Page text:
WASHINGTON (AFP) - Marlon Brando played one in a movie. The Rolling Stones hired some as concert bodyguards. Today, a top American TV show stars them.
Bikers - and the roaring, rolling, leather-clad motorcycle gangs they form - are quintessential figures of American lore.
But these days, along with that born-to-be-wild spirit that emerged in the second half of the 20th century as a counter-culture scream, come crimes like weapons and drug trafficking. So do spasms of violence when gangs clash, as they did over the weekend in Waco, Texas.
Members of as many as five gangs turned a restaurant and parking lot into a veritable war zone as they fought with knives, chains, clubs and guns. Nine were killed and 170 were arrested.
A group of gangs had arranged to meet at the restaurant and an uninvited one showed up. Among other possible, initial triggers to the violence, a gang member apparently had his foot run over in the parking lot, Sergeant Patrick Swanton, a Waco police spokesman, said Tuesday.
The US government - and motorcycle aficionados themselves - is quick to point out that the vast majority of enthusiasts who form riding clubs are law abiding people who simply share a love of bikes, engines revving and the open road.
The Justice Department uses the term "outlaw motorcycle gangs" to single out ones that use their clubs as vehicles to commit crime, such as drug and weapons trafficking and cross-border drug smuggling.
Perhaps the best known of the gangs, the Hell's Angels, in addition to drugs, is also involved in assault, extortion, money laundering and homicide, the Justice Department says.
That's a far, far cry from Brando character Johnny Strabler's famed wisecrack in the 1953 film The Wild One, in which Brando plays the leader of the Black Rebels - one of two rival motorcycle gangs that wreak havoc in a small California town.
Marlon Brando portrays Johnny Strabler in the 1953 film The Wild One. -- PHOTO: TURNER CLASSIC MOVIES
Asked by a young woman dancing to juke box music "Hey Johnny, what are you rebelling against?," Brando's character, tapping his hands to the beat, billed cap tipped at a rakish angle, sneers and replies: "Whaddaya got?"
Today there are more than 300 active outlaw motorcycle gangs in the United States, "ranging in size from single chapters with five or six members to hundreds of chapters with thousands of members worldwide," the Justice Department website says.
Outlaw motorcycle gangs represented just 2.5 per cent of all gang members in the United States in 2013, according to the FBI's National Gang Intelligence Centre.
A total of 88 percent were street gang members and 9.5 percent were prison gang members, it said.
But it said the proportions might be misleading. The FBI report said "OMGs are more problematic than their modest numbers suggest. This is likely due to their solid organizational structure, criminal sophistication, and their tendency to employ violence to protect their interests."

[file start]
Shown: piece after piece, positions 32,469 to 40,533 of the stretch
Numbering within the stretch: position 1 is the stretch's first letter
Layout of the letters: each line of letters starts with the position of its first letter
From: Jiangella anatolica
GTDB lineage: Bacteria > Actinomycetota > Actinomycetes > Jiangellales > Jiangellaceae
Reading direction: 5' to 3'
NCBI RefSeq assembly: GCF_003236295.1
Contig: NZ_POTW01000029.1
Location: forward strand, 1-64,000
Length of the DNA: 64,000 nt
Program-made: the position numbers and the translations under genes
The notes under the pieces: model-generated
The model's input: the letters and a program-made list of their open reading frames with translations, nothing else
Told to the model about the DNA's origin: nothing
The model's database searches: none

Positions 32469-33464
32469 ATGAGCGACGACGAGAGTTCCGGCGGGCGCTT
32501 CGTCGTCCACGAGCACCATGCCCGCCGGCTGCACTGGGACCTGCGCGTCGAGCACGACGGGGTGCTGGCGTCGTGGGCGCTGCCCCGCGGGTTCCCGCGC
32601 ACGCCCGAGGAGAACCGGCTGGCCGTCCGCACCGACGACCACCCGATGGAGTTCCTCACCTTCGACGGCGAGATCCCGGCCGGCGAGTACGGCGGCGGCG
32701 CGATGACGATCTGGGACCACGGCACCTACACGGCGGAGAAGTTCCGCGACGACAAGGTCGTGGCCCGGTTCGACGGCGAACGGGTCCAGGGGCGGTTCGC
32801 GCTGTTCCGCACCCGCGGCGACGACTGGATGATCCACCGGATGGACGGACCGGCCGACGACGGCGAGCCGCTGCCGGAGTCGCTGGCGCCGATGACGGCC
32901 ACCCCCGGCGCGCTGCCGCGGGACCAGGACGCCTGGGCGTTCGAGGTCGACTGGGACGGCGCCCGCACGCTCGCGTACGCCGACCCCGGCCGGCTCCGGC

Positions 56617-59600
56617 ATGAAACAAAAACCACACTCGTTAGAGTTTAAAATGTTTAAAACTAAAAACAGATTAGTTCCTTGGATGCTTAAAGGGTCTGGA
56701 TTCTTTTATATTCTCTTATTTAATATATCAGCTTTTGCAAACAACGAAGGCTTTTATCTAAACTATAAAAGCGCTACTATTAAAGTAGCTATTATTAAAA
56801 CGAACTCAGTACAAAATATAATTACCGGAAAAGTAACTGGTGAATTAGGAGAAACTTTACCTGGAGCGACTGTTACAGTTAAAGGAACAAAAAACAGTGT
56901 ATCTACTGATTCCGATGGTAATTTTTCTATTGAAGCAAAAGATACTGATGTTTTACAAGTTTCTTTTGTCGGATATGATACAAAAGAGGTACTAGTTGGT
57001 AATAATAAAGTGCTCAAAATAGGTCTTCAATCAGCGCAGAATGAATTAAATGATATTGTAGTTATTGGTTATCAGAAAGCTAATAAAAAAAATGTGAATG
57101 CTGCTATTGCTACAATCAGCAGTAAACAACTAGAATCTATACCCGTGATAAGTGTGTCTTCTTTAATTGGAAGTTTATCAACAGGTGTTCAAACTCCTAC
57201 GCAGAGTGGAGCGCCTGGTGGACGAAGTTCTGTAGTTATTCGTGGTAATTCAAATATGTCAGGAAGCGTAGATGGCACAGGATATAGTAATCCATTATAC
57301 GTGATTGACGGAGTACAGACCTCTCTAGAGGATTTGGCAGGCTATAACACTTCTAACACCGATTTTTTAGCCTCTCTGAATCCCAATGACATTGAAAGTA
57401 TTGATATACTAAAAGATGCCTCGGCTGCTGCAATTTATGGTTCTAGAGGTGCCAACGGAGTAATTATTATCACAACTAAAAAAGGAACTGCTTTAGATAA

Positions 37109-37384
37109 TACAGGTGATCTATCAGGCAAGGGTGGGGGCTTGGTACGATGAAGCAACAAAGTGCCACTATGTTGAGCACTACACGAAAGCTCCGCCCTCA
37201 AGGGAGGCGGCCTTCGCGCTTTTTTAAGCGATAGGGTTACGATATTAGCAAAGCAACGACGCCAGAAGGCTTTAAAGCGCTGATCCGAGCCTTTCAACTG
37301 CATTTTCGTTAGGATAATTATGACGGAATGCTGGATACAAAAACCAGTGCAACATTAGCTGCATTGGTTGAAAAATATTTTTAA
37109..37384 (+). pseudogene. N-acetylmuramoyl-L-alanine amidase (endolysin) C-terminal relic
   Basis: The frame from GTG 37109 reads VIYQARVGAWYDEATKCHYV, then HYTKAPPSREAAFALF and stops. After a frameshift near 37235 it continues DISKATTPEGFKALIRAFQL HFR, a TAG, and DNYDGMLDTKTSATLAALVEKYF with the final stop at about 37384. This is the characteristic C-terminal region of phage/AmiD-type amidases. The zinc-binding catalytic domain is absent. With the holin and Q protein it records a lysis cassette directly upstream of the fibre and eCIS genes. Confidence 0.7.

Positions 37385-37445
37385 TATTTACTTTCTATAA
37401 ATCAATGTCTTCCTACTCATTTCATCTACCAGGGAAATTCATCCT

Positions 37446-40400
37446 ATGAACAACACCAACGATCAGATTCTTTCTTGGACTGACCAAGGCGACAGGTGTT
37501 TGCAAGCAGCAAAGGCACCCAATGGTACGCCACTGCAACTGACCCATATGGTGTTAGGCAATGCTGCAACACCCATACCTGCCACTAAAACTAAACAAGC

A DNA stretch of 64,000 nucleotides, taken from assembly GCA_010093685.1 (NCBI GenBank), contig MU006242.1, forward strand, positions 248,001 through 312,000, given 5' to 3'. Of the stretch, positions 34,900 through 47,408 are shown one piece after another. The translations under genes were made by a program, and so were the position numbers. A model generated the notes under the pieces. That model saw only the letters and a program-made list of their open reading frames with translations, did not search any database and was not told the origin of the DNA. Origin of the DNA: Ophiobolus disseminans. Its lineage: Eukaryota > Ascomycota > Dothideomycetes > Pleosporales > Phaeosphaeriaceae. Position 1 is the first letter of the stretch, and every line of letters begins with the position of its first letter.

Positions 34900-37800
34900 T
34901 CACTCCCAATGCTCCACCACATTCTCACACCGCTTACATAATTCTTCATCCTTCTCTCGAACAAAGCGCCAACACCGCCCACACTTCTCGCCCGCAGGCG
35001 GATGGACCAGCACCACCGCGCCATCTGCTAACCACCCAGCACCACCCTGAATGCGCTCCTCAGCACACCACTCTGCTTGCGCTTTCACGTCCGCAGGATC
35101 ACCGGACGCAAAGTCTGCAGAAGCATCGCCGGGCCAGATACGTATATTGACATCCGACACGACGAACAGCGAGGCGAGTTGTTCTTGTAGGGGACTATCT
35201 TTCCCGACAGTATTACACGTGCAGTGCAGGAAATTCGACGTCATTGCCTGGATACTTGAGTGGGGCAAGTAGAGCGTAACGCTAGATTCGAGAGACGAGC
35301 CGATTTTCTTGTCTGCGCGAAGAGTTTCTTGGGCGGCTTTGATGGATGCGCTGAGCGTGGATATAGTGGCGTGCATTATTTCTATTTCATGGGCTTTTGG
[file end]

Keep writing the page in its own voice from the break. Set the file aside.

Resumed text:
The Bandidos, one of the gangs involved in Sunday's mayhem in Texas, is one of the biggest in the United States - with some 900 members and 93 chapters, according to the FBI.
Former FBI Assisant director Tom Fuentes told CNN on Tuesday that the Bandidos have 13 international chapters. In fact, he said he heard at a police presentation in Queensland in Australia last week that they ahve a "huge issue" with the Bandidos on the Gold Coast of Queensland. He noted a series of laws have been passed nmaking it illegal to even belong to the Bandidos and for three or more of them to gather wearing their biker jackets "their colours".
Over the decades, Americans seem to have been fascinated by this phenomenon. Counterculture icon Hunter S Thompson embedded himself with the Hell's Angels to write a book about them that was published in 1966.
The 1969 movie Easy Rider, starring a young Jack Nicholson, Dennis Hopper and Peter Fonda romanticised biker culture, as they rode their "choppers" through the American countryside.
Even today, the TV show Sons of Anarchy, about a motorcycle club in a fictional town called Charming, is wildly popular.
Academics who have studied these gangs say they started forming after World War II: US combat veterans returned home in huge numbers, found the transition to peaceful civilian life dull and hard to digest and missed the camaraderie of their military unit.
Military severance pay was good for buying a bike and hanging out in bars.
"Thrill-seeking attracted some returning veterans to choose a saloon society lifestyle centered around motorcycles," writes James Quinn, a professor at the University of North Texas who has studied motorcycle gangs.
"Positive views of military experiences, and the intense camaraderie they bred, also made such a lifestyle attractive."